Paying income tax is bad enough, but insult is added to injury if you are assessed any tax penalties. There are numerous no-nos for individuals and small-business owners to avoid, but here are five of the major offenses in the tax code.

1. Payroll taxes: If a business willfully fails to deposit payroll taxes, the “responsible person” can be held personally liable for 100% of the tax that is due. For this purpose, a small-business owner may be a responsible person, even if he or she has designated another employee to handle payroll matters. Liability may be avoided only if you can show that the failure to deposit the taxes was due to a “reasonable cause.”

2. Required minimum distributions: After you reach age 70½, you must begin taking annual required minimum distributions (RMDs) from qualified plans and traditional IRAs. The required amount of the annual RMD is based on life expectancy tables and your account balances on the last day of the previous year. If you do not comply, the IRS may impose a penalty equal to 50% of the amount that should have been withdrawn (or the difference between the required amount and the amount actually withdrawn).

3. Report of Foreign Bank and Financial Accounts: An investor must file a Report of Foreign Bank and Financial Accounts (FBAR) with the government if he or she had amounts in foreign bank accounts exceeding a total of $10,000 at any point during the prior year. This requirement is designed to discourage taxpayers from hiding funds in offshore accounts. If the violation is willful, a failure to file may result in a penalty equal to the greater of $100,000 or 50% of the balance in the account for each violation. In cases involving fraud, even steeper penalties—including possible prison time—could be imposed.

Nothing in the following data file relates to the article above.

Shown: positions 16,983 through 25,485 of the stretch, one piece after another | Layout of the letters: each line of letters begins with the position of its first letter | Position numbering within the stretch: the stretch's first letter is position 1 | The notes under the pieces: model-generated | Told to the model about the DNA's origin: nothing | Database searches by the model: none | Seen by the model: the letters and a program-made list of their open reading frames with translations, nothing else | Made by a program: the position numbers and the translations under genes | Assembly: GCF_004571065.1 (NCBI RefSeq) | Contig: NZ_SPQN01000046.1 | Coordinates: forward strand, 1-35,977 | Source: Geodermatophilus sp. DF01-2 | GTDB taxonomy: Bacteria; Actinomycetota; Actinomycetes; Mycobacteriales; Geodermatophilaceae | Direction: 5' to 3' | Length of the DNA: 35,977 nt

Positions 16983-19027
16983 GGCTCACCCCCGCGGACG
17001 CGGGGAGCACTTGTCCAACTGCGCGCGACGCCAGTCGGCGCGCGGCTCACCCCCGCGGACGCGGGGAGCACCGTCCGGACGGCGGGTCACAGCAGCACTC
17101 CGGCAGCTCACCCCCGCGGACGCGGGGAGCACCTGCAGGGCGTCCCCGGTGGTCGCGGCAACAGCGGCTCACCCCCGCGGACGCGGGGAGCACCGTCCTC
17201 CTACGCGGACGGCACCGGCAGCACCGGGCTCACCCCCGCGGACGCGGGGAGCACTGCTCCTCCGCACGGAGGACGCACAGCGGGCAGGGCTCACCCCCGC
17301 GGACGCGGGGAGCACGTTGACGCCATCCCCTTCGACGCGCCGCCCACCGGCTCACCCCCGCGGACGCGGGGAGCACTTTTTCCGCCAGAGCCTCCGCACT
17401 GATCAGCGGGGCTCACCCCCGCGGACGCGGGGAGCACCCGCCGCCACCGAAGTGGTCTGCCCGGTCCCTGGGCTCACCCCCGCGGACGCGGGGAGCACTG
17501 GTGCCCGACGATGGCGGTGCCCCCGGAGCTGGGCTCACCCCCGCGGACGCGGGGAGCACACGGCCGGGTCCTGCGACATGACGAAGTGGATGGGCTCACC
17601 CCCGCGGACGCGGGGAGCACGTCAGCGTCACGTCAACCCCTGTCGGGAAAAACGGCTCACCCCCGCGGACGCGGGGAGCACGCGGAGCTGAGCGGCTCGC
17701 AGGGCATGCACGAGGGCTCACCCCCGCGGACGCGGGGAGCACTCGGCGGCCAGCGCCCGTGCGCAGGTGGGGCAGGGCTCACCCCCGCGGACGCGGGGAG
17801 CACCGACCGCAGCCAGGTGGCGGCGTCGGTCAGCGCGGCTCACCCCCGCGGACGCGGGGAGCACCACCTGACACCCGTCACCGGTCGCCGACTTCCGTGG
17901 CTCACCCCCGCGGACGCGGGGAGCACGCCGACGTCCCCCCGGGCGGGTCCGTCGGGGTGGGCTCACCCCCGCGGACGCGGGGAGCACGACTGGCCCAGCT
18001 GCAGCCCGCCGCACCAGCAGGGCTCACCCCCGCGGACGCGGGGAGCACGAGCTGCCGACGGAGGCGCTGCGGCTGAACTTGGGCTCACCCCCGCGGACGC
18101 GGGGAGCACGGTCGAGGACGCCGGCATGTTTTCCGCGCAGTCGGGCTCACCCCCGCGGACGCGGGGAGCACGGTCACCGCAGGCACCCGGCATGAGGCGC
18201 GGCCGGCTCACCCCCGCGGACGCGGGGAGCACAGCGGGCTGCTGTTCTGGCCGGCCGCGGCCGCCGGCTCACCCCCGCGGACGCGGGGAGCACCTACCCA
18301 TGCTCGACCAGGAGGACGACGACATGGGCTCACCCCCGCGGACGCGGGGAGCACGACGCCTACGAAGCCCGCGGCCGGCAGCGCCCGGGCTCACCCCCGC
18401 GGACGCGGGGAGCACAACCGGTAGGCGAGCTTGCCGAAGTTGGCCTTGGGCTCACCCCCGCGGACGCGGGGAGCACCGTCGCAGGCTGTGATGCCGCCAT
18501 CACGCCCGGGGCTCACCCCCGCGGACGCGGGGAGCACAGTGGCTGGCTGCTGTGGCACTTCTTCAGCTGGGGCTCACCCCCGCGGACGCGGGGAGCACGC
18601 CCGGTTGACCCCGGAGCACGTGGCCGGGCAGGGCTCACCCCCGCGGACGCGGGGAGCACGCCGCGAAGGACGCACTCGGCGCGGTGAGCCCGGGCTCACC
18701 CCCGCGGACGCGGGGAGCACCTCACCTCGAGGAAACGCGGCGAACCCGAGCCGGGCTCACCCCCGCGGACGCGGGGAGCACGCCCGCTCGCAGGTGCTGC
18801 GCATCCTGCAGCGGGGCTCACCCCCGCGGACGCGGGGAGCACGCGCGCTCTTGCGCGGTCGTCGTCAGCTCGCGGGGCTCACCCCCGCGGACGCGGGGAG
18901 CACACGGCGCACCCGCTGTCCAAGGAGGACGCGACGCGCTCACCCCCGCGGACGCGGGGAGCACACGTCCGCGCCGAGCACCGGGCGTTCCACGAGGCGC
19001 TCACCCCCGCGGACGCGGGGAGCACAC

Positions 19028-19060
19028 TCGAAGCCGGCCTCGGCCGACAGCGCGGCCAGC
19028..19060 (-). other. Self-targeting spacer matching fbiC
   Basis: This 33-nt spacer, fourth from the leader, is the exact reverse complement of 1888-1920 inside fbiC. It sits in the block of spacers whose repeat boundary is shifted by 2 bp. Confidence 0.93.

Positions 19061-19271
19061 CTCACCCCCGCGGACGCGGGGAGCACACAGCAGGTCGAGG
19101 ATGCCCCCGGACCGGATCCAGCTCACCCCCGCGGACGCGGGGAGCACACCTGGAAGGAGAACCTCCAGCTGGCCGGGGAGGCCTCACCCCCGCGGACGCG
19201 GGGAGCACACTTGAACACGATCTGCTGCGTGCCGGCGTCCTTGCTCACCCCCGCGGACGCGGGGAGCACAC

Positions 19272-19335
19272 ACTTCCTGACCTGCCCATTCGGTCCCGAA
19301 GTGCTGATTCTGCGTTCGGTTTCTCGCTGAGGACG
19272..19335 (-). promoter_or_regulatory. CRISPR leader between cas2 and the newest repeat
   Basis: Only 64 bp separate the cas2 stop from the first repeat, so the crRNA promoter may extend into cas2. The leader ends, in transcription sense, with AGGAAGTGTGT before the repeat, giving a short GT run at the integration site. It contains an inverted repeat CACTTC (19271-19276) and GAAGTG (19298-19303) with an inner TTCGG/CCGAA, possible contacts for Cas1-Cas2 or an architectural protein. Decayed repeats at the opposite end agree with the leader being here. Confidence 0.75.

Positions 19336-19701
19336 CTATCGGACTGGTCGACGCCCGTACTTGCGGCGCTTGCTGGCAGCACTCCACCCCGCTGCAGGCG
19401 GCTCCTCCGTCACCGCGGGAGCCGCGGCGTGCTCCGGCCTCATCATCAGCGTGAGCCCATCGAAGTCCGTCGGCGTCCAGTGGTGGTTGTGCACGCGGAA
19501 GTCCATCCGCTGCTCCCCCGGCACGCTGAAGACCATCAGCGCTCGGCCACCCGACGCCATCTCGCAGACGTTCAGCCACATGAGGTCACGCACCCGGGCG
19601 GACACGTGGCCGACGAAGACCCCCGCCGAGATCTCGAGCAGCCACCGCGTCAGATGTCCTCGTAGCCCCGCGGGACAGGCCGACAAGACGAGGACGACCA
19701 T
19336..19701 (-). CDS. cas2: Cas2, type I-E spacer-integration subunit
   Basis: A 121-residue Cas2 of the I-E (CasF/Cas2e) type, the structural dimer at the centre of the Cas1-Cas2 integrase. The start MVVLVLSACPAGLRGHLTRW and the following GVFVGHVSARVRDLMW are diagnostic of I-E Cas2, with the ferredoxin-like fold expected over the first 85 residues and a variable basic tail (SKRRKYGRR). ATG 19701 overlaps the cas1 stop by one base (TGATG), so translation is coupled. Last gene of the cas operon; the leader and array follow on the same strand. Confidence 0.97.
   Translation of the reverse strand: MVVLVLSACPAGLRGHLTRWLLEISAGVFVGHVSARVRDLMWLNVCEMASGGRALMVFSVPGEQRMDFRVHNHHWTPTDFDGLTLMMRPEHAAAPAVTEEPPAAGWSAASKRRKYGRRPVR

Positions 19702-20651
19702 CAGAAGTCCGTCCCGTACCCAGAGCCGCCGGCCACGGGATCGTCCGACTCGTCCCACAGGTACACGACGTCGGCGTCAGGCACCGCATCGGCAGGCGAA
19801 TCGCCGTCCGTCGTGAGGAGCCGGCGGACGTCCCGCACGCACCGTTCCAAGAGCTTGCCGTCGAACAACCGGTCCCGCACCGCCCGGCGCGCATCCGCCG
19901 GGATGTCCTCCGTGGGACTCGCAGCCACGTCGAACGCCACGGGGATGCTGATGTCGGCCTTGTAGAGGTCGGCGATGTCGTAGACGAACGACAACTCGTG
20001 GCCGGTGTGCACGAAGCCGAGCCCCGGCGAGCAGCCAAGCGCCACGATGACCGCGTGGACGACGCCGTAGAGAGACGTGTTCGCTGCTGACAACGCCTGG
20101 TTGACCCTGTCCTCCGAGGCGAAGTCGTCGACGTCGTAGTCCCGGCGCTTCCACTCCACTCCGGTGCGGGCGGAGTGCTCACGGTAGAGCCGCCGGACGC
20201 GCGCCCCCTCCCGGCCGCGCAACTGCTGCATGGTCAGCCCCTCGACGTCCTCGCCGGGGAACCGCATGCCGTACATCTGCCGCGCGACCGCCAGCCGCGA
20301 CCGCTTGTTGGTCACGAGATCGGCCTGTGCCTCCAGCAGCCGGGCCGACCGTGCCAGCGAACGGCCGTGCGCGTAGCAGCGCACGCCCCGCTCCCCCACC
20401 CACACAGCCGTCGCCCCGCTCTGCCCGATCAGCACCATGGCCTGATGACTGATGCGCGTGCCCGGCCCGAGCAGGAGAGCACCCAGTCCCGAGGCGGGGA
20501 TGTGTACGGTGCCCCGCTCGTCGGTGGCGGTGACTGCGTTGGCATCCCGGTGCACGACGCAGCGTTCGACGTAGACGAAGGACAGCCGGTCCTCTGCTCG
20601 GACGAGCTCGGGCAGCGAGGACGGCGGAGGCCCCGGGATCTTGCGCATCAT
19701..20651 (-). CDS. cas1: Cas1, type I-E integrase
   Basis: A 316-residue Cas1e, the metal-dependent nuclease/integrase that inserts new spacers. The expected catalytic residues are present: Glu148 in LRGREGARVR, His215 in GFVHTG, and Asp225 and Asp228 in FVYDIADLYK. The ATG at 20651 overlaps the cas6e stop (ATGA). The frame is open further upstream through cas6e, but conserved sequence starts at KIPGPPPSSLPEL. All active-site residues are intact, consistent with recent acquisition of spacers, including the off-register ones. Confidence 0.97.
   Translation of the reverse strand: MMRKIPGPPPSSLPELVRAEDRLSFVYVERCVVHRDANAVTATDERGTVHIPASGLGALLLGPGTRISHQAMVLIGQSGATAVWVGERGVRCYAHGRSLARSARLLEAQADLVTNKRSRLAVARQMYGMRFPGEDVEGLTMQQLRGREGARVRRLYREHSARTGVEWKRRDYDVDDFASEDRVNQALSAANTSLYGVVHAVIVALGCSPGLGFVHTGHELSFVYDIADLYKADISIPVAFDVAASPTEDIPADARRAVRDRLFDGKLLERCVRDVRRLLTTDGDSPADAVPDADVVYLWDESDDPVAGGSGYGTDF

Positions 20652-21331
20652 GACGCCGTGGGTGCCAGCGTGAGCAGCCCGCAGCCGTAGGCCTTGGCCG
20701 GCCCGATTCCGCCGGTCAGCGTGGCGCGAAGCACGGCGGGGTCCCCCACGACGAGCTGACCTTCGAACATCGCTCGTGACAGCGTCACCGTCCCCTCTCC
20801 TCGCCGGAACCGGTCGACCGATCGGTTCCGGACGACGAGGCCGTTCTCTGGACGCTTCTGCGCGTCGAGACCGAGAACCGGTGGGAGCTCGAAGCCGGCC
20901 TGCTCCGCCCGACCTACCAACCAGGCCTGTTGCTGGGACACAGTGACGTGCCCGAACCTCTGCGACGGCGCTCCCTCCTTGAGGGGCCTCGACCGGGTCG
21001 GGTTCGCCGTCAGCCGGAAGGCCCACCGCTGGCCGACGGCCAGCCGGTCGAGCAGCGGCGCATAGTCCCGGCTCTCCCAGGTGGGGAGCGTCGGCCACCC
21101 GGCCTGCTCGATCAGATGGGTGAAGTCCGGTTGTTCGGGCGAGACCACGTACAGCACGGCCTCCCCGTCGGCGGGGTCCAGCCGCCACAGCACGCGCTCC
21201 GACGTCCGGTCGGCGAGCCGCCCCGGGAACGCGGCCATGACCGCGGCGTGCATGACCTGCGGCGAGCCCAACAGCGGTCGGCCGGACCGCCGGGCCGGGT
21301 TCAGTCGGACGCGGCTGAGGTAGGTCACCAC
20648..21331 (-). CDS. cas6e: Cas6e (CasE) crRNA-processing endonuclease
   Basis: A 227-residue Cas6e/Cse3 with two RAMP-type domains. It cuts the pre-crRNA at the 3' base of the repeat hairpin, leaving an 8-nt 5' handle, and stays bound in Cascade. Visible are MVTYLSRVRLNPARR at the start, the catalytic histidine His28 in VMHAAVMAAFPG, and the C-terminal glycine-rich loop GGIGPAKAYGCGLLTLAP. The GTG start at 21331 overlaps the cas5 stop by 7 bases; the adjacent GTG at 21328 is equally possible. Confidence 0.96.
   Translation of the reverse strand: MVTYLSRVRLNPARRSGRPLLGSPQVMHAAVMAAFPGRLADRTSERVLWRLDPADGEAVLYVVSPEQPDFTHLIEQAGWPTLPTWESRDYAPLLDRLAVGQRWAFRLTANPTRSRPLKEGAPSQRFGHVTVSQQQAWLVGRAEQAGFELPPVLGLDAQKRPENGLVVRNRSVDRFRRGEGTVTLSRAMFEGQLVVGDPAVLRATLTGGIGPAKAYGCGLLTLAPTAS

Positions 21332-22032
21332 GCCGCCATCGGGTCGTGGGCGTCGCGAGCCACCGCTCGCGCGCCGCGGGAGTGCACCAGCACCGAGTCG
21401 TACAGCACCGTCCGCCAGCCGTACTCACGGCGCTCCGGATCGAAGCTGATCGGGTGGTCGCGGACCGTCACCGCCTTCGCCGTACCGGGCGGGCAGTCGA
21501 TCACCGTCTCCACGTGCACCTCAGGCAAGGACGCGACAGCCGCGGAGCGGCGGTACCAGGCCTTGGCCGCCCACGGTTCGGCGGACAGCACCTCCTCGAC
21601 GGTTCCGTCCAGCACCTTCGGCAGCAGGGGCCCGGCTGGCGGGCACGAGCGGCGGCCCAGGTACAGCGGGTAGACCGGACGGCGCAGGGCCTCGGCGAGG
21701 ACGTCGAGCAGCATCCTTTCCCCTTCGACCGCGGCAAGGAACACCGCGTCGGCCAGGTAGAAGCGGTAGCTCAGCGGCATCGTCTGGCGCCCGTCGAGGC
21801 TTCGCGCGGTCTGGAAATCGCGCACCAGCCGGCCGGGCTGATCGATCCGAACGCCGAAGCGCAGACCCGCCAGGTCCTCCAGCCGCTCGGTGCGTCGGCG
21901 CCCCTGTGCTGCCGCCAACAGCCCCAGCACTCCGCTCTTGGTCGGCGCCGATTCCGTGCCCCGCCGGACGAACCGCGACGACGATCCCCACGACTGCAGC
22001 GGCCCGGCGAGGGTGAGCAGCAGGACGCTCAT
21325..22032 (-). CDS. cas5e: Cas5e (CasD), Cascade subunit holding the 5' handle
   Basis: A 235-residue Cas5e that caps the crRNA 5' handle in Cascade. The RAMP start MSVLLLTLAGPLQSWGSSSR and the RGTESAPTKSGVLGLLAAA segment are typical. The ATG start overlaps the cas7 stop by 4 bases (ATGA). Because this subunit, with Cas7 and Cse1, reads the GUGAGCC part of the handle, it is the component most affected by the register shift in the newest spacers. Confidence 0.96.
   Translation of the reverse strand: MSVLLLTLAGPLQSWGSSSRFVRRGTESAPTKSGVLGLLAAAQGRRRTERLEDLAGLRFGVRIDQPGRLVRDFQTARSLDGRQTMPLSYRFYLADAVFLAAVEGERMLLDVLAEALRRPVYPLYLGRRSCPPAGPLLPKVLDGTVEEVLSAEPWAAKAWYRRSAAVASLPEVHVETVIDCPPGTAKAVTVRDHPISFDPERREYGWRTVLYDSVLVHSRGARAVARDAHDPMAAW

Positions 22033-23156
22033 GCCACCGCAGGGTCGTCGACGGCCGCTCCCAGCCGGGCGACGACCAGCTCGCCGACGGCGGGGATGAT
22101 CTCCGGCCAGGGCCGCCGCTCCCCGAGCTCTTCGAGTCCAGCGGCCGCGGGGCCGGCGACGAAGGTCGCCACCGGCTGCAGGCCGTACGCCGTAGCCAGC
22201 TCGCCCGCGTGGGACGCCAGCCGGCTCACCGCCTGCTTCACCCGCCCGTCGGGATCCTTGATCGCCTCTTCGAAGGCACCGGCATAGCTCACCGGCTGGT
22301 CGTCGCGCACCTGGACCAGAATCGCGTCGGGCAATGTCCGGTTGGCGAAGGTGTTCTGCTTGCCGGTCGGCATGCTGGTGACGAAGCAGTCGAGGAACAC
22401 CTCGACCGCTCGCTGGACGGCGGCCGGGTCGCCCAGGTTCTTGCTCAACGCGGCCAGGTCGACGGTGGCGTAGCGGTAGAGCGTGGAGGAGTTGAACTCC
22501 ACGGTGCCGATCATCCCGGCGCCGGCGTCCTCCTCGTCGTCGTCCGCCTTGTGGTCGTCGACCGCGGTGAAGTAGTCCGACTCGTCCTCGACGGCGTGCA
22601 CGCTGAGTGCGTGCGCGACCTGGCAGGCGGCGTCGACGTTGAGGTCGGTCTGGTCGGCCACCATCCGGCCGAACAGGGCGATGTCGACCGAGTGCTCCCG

4. Early withdrawals: For early withdrawals from a qualified plan or IRA before age 59½, you generally owe a 10% penalty tax, in addition to the regular income tax on the distribution. However, the tax law contains numerous exceptions to the 10% penalty, including one for substantially equal periodic payments (SEPPs). If you take an early withdrawal that is not a SEPP or does not qualify under another exception, there is no penalty or regular tax liability if you roll over this amount into a qualified plan or IRA within 60 days.

5. ACA requirements: The Affordable Care Act (ACA) established a health insurance mandate for both individuals and employers. For individuals, the ACA penalty in 2016 for failing to obtain coverage is the greater of 2.5% of annual household income or $695 per person ($347.50 per child under 18), up to a maximum of $2,085 per family. For employers with 50 or more full-time or full-time equivalent (FTE) employees, the penalty in 2016 is generally $2,160 per year for each full-time or FTE employee (but the first 30 full-time employees are excluded from the calculation).

Don’t pay any more to the IRS than you have to. Avoid these major penalties, as well as others in the tax law, to minimize your liability.